I know that women exist who accuse men of things they haven’t done. I have experienced this phenomenon personally and professionally. My guiding principle is always to ask the question: What does she stand to gain by making this allegation? “Khwezi” had everything to lose and nothing to gain but she wanted the truth spoken. It is for this reason (and many others) that I believe her version of events.
I have just finished reading “Khwezi” by Redi Thlabi the story of Fezekile Kuzwayo who laid charges against Jacob Zuma for having raped her in 2005. And I have no words. The bullying, the immorality, the cruelty and the smugness of Jacob Zuma and his mindless supporters appall me. I am aghast at his abuse of power, his casual misogyny and entitlement, his complete lack of respect for women and his disloyalty to a Comrade (Fezekile’s father). I am astonished by the absence of any empathy for Fezekile and her mother who were vulnerable on every level: poor, HIV positive, old, hounded by his minions. I am ashamed of him and everything he represents and fails to represent. But I am also ashamed of myself. Where was my outrage when Fezekile was on trial? Where was I 12 years ago? Why did I make no effort to lead an army of angry and formidable warrior women to the High Court to demonstrate my support of his victim and to issue a challenge to the bully? Why didn’t I and the women of South Africa stand up and say NO MORE! “Wathint’a abafazi wathint’ imbokodo!” (When you strike a woman you strike a rock). Why did we all go about our business as if it didn’t concern us in any way? I was on maternity leave in 2005, having recently brought a girl child into this world. I was self-absorbed and preoccupied with the tasks of keeping her safe and helping her develop and grow and exhausted by the sleepless nights associated with motherhood. But this is no excuse. The existence of my daughter should have been a catalyst that galvanized me into action rather than immobilizing me: what is the point of thriving if you must grow up in a world characterized by sexual violence and a total disregard for women? Well it concerns me now. Its too late to be of any use to Fezekile who died in October 2016 after being defamed and vilified and forced to flee South Africa with her elderly mother in fear of her life. But I have had enough. I will never keep quiet again.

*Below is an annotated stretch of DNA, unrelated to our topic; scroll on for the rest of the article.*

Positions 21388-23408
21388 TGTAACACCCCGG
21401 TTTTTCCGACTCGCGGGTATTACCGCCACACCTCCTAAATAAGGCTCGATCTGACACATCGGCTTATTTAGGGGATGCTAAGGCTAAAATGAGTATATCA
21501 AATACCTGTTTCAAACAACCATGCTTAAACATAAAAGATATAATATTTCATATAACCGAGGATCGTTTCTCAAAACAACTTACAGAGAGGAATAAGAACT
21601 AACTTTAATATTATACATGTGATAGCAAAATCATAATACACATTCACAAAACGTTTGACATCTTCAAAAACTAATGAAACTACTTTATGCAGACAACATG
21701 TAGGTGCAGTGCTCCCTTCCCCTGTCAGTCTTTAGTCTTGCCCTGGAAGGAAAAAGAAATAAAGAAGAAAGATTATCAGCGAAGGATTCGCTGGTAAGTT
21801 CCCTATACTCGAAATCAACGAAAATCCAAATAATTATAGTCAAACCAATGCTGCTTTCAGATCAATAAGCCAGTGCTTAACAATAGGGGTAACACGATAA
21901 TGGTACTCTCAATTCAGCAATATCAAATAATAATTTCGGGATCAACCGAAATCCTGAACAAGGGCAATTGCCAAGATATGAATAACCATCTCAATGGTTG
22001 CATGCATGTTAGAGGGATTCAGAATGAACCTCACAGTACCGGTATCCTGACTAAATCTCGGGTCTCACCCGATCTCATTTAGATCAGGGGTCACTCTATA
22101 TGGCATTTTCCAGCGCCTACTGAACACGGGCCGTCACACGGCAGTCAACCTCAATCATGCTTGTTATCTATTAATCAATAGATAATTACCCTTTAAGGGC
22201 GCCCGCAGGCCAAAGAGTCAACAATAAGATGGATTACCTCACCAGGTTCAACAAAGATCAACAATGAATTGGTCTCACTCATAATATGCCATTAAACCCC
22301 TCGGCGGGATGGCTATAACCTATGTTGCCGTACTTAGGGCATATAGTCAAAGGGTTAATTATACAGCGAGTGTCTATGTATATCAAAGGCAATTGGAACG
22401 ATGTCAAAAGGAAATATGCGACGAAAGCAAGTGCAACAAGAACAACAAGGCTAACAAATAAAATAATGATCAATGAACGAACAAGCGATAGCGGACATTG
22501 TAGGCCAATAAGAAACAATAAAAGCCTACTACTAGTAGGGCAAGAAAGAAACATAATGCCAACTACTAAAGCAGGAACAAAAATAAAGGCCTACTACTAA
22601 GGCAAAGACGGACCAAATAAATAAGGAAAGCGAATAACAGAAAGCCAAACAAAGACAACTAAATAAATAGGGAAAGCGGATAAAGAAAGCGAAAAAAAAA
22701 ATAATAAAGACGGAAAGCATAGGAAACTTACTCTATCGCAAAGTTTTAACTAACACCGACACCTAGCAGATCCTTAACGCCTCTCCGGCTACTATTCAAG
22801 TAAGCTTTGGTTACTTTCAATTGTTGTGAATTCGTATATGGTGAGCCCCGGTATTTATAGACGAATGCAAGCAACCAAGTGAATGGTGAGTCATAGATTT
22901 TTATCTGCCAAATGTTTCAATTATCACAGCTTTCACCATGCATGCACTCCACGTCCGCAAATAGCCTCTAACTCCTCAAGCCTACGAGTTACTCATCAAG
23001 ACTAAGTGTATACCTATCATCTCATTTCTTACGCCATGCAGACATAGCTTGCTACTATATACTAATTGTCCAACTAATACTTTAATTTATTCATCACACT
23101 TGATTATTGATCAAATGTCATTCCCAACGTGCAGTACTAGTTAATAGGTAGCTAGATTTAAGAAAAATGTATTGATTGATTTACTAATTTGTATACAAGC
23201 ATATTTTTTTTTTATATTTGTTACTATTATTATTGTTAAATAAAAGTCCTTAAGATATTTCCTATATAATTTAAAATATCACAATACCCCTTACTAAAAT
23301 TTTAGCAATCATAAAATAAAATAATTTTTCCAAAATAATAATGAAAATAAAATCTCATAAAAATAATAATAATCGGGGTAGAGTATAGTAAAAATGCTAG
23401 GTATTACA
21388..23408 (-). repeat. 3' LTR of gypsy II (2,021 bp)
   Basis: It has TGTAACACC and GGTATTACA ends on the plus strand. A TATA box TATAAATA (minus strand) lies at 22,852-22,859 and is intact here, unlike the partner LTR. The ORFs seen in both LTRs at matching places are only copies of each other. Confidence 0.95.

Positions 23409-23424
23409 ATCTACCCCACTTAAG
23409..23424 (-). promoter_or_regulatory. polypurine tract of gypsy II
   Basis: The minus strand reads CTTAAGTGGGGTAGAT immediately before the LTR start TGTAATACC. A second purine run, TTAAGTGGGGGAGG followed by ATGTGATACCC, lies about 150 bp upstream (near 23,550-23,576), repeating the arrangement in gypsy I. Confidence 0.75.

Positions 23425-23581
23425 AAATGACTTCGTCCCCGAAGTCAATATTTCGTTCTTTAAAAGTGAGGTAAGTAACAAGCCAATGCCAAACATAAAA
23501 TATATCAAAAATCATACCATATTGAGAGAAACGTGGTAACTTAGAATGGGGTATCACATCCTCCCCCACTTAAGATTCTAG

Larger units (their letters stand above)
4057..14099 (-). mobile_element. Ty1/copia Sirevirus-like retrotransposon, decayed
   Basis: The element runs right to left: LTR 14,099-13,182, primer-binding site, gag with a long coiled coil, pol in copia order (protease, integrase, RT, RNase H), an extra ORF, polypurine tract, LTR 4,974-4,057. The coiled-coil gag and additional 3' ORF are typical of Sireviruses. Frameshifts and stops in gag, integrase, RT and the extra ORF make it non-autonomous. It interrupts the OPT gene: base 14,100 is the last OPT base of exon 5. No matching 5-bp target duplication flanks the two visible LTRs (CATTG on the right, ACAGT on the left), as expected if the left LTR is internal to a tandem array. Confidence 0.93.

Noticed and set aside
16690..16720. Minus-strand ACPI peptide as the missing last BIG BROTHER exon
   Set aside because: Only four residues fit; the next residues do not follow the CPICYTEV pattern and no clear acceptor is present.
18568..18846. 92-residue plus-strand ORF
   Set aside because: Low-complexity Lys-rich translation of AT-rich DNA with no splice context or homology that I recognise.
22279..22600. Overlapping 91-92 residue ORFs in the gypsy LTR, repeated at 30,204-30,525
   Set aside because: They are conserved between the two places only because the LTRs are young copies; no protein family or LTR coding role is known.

And so I am outraged by the questions Fezekile and many victims of sexual assault are asked. “Why didn’t you fight him off? Why didn’t you scream?” Only someone who has never been a victim can ask such an absurd question. I was mugged at knifepoint when I was 18 years old and I was completely immobilised by the experience. I couldn’t move my body to flee or defend myself and although I opened my mouth to scream no sound came from it. I watched from a distance outside my body as someone took my stuff. I imagine I would have done the same if they tried to take my life or my self-respect. Fear and shock had stolen my voice. I had no voice. But in the last 27 years that has changed. I experienced an attempted mugging a few weeks ago and this time I was no passive victim. I have a voice these days but I didn’t use it to scream for help or beg for mercy. I launched myself at my would-be attacker with nearly 30 years of pent up silence and rage and I ROARED. Without touching him. With my voice alone I forced him to retreat. Do not underestimate the power of my voice. Do not underestimate the power of your voice, of our collective voices.
I want to use my voice to say is that I am sick and tired of the indulgent, humorous dialogue (engaged in by both men and women) around the preposterous notion that “boys will be boys” and that boys and men are unable to control their urges and shouldn’t be expected to. This is outrageous. It is an insult to boys and men as well as being a total cop-out. If it is true that Jacob Zuma was without the self discipline or willingness to control his urges with regard to his Comrade’s child [a powerful man in his 60’s (at the time), a man on the brink of becoming the president of South Africa, a man with a host of willing wives, a man who knew Fezekile perceived him as a father and was HIV positive], it is disgraceful. Why couldn’t he just restrain himself? Even if he mistook her immobility for consent, wouldn’t it have been more prudent to leave her alone? And why was he not sufficiently ashamed or sufficiently shamed to resign. How could we have made a man with so little self-control our president? Is this the conduct we expect from a leader? Is this the example we want to set for our sons? And he danced in the street singing “umshimi wami “ secure in the knowledge that he had got away with it. That Fezekile had been “put in her place” while he was applauded by his thugs for his “virility”.
As for me, I say NO MORE! “Wathint’a abafazi wathint’ imbokodo!” It’s time to raise our voices.